The opinion of the court was delivered by: ROSENBERG
The United States Government filed a Declaration of Taking and a Complaint in Condemnation covering numerous tracts of land of various owners in Clearfield County, Pennsylvania.
The Shannon Land and Mining Company, one of the condemnees, filed its answer and averred it owned coal and mineral rights in Tracts Nos. 131, 132 and 133, which tracts are among those taken. Shannon objected to the taking and condemnation of these properties because the act of condemnation effectively appropriated all coal and mining rights in certain other unnamed or unidentified contiguous tracts of land which were owned by the condemnee.
The Government filed a motion to dismiss the condemnee's objection for the reason that such objection related solely to elements of damages, and as such are not cognizable in this manner and at this time.
The condemnee, in turn, argues that in the circumstances of this case, the Government has in fact taken the additional property and is therefore required under Federal Rule of Civil Procedure 71A(c)(1)(2) to give an adequate description of these properties as well.
Assuming that the condemnee is correct in its claim that the coal and mining rights have been in effect appropriated by the Government's act of condemnation, it does not follow that the condemnee is entitled to force the Government to condemn the contiguous properties involved. The right to condemn is an inherent attribute of sovereignty, which does not depend for its existence upon any expressed provision of the Constitution or statutory law. Hanson Lumber Co. v. United States, 261 U.S. 581, 587, 43 S. Ct. 442, 67 L. Ed. 809 (1922).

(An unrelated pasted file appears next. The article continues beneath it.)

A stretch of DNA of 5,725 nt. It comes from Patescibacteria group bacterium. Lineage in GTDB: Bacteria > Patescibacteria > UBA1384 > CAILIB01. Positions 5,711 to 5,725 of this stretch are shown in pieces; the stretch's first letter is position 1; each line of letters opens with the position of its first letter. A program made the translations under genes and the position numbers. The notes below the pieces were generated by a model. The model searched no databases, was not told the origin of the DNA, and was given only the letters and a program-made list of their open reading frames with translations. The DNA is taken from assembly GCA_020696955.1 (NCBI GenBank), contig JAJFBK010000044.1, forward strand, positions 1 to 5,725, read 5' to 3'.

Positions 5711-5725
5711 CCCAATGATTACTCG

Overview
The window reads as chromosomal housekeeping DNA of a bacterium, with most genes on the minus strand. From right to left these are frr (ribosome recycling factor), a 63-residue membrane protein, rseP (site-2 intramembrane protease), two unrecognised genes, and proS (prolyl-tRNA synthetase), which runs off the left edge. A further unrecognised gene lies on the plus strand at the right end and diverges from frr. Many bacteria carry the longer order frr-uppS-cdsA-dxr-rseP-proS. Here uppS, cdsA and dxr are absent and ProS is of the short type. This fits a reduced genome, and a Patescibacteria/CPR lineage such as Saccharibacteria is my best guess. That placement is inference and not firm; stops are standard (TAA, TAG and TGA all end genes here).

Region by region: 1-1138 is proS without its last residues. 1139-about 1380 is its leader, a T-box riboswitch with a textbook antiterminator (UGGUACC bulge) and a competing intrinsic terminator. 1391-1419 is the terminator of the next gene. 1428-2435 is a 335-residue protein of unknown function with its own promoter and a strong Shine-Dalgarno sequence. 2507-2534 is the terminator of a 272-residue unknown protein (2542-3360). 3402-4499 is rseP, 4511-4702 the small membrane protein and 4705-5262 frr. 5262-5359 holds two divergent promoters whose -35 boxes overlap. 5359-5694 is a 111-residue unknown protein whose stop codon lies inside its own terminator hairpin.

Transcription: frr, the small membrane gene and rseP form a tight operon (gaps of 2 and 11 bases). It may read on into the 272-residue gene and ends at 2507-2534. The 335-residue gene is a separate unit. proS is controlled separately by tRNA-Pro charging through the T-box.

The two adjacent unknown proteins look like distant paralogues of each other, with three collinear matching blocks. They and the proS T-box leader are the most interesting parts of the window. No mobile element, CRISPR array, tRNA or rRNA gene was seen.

The Fifth Amendment of the United States Constitution forbids the Government from taking property by condemnation without just compensation to property owners or for any purpose other than for a public use. Hanson Lumber Co. v. United States, supra. The power and authority to condemn is not questioned here. The sole issue is as it relates to the character of the taking. The quantity of land required to be taken is a legislative matter which may be delegated to public officials and is not subject to judicial review. United States v. Gettysburg Electric Railway Co., 160 U.S. 668, 685, 16 S. Ct. 427, 40 L. Ed. 576 (1896).
The property owner's right to just compensation for property taken is based upon its market value. United States v. Miller, 317 U.S. 369, 63 S. Ct. 276, 87 L. Ed. 336 (1942). As pointed out in the Miller case, supra, 317 U.S. at page 376, 63 S. Ct. at page 281, 87 L. Ed. 336, just compensation under certain circumstances may include severance damages in addition to market value of the property taken. If, as the condemnee here charges, the taking of Tracts Nos. 131, 132 and 133 destroys or diminishes the value of the condemnee's contiguous or adjoining property and it can be shown that all tracts of land involved here are part of an integrated whole, the element of damages will be the difference in value of the condemnee's property as a whole immediately before the taking as unaffected by the taking and that value of the property immediately after the taking as affected by the taking. United States v. Wateree Power Co., 4 Cir., 220 F.2d 226 (1955). The condemnee may not be deprived of these compensable damages. United States v. 900.37 Acres of Land, D.C., 30 F.R.D. 512 (1962).
On the other hand, if the land is not part of an integrated whole, there can exist no recovery for consequential damages which may occur to adjoining separate tracts because of the condemnation involved. United States v. Miller, supra, 317 U.S. at page 376, 63 S. Ct. at page 281, 87 L. Ed. 336. This is not a compensable item of damages, and the condemnee can have no reason to complain.
The Government's motion to dismiss the condemnee's objections to the taking and condemnation of certain properties will be sustained.
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